Taking Steps to Get Your Company's Voice Heard Before Congress
October 7, 2010

Many glass companies and organizations are passionate about industry and legislative efforts that could benefit the whole industry, and many opportunities, such as getting in front of legislators to get the voice of the industry heard, are available to help them along the way. Over the past year numerous glass and fenestration companies have brought congressional representatives in to tour their facilities. Likewise, associations are becoming more involved than ever before in legislation that could impact the industry.

“Communication between members of Congress and constituents is more prevalent than ever. Gone are the days when a vote could be taken in D.C. and explained over time to voters back home,” says Bill Yanek, executive vice president for the GANA. “This dynamic compresses legislative decision cycles, and increases the impact of every vote.  That being said, special interest groups are continually refining efforts at influencing Congress. 

He adds, “The glass and glazing industry must evolve its efforts as well. I am regularly asked whether GANA should be focused on technical activities or advocacy. My answer is yes.  The two are intertwined like never before. Green building codes are being incentivized by stimulus packages; commercial retrofit initiatives, such as Building Star, are being ushered through Congress by groups such as the Energy Future Coalition; and International Building Codes are being pressured to increase energy efficiency by Administration policy and Congress.”

Rich Walker, president and chief executive officer of the American Archtectural Manufacturers Association agrees.

“As legislation related to issues like the EPA Lead Renovation, Repair and Painting regulations, and ENERGY STAR have greater impact on our members, AAMA continues to make it a priority to not only monitor changes in the legislative and regulatory realms, but also be involved in the process,” says Walker. “Through visits to Washington and by maintaining relationships with key member staff contacts and regulatory offices, we bring forth the concerns of the industry. Weighing in on legislative and regulatory issues is an effective way to address the widening disconnect between Washington and the day-to-day concerns of our industry.”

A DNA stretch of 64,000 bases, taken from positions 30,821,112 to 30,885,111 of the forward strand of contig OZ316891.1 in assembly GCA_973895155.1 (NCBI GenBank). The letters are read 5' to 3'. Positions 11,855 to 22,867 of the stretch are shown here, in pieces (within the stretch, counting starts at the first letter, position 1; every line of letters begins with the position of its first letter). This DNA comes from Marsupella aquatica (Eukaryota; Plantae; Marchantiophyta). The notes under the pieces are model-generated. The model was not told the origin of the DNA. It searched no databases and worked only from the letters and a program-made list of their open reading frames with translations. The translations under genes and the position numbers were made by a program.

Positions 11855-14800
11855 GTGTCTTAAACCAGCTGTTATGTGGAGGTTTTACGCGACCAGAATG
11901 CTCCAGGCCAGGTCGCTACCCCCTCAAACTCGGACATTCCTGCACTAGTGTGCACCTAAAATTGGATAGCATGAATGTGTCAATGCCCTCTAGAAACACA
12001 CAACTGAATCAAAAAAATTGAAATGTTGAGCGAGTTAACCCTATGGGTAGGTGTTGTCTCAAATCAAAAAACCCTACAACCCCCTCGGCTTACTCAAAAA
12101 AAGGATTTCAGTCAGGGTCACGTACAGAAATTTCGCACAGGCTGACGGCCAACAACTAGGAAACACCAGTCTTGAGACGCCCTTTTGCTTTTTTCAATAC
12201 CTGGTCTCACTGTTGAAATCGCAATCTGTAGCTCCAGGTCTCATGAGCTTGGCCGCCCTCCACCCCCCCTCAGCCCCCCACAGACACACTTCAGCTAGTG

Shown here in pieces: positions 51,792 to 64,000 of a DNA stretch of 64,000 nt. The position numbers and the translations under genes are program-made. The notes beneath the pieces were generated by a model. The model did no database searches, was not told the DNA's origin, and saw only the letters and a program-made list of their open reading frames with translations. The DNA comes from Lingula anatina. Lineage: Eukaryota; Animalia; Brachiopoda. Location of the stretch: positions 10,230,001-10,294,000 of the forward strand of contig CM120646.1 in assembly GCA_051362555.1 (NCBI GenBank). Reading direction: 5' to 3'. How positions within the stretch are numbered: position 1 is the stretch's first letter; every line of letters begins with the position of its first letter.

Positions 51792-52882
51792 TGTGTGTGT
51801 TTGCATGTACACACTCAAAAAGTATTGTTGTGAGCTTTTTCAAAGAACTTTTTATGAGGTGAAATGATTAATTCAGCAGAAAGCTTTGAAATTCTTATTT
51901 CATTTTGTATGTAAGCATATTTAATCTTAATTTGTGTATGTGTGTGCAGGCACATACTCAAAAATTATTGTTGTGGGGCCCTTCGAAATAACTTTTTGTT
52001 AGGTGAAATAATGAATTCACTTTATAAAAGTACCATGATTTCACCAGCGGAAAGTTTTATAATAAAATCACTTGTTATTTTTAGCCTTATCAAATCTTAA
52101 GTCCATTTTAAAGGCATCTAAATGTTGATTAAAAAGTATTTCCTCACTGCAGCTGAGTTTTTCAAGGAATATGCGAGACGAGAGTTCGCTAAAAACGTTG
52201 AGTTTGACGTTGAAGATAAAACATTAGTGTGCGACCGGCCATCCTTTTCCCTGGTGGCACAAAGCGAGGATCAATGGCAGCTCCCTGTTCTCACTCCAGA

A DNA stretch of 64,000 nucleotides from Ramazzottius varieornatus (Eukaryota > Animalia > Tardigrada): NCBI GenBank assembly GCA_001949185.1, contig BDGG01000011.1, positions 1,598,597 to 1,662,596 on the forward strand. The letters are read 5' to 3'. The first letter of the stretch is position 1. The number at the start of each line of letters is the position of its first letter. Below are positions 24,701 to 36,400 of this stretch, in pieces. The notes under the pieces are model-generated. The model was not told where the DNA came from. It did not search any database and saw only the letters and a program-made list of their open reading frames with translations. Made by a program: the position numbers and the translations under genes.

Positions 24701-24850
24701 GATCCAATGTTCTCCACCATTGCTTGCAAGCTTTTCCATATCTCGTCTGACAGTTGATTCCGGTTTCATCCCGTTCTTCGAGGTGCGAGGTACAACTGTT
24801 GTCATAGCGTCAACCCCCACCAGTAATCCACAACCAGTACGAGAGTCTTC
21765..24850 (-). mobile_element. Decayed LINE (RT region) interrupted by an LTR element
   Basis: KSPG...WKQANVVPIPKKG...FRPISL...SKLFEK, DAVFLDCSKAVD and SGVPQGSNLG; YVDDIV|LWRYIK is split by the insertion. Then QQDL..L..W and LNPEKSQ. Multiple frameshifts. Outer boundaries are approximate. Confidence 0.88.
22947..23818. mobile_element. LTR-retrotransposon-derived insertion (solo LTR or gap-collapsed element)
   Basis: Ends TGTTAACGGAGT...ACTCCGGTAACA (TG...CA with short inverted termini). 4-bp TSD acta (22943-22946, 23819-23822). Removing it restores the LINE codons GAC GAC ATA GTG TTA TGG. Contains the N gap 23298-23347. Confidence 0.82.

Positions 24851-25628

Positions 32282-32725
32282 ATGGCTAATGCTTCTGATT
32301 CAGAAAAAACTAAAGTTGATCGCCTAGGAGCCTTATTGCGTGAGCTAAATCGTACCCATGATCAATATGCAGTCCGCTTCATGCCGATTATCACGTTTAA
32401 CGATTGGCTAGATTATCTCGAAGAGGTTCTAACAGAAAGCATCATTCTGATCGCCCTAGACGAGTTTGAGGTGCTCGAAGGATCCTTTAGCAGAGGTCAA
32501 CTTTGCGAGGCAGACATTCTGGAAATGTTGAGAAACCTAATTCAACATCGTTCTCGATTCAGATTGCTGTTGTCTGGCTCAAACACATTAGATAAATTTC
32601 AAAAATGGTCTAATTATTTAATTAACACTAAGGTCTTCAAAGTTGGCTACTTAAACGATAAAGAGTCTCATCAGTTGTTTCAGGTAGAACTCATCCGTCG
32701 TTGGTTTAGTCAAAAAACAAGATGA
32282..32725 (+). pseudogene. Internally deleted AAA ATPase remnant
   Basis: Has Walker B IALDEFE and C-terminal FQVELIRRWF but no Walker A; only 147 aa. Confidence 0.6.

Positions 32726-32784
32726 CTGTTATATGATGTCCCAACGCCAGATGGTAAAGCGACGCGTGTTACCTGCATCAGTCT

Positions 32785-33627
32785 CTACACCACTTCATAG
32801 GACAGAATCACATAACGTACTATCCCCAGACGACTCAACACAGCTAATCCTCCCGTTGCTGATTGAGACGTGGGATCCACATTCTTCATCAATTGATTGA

So, when it comes to organizing a congressional visit there are number of key steps to follow. The National Association of Manufacturers (NAM) suggests beginning by contacting local representatives and senators and telling them how certain legislations will affect companies and industry. NAM says when it comes to arranging the meeting, work to get it set up as quickly as possible and be flexible with the scheduling. Begin by calling the congressional representative’s office and ask for the scheduling secretary. If unable to schedule the meeting right away, follow up. Call once then call a week later and so on.

The NAM also says to keep in mind that if a meeting is scheduled it won’t be for more than 30 minutes, so be prepared and bring a business card as well as any other leave-behind materials.

Before the meeting find out as much as you can about the congressional representative. The NAM suggests reviewing his/her bio online, as you may find something you have in common, such as attending the same college. You can use that connection and then move to the reason for the meeting.

Also keep in mind that you may end up meeting with a staffer instead. Don’t get upset if this happens, as staffers often know the issues better than the elected official. Next, after a brief introduction, the NAM suggests getting right into the issues you are there to talk about and explaining why they are important to your company. NAM adds that this is usually the best time to ask the congressperson to visit your facility.

Afterwards, be sure and follow up. This includes always writing a thank-you note, no matter what.

And if you aren’t able to secure a meeting? If you happen to be in Washington, D.C., and haven’t heard from your representative, stop by the office anyway and leave some information.

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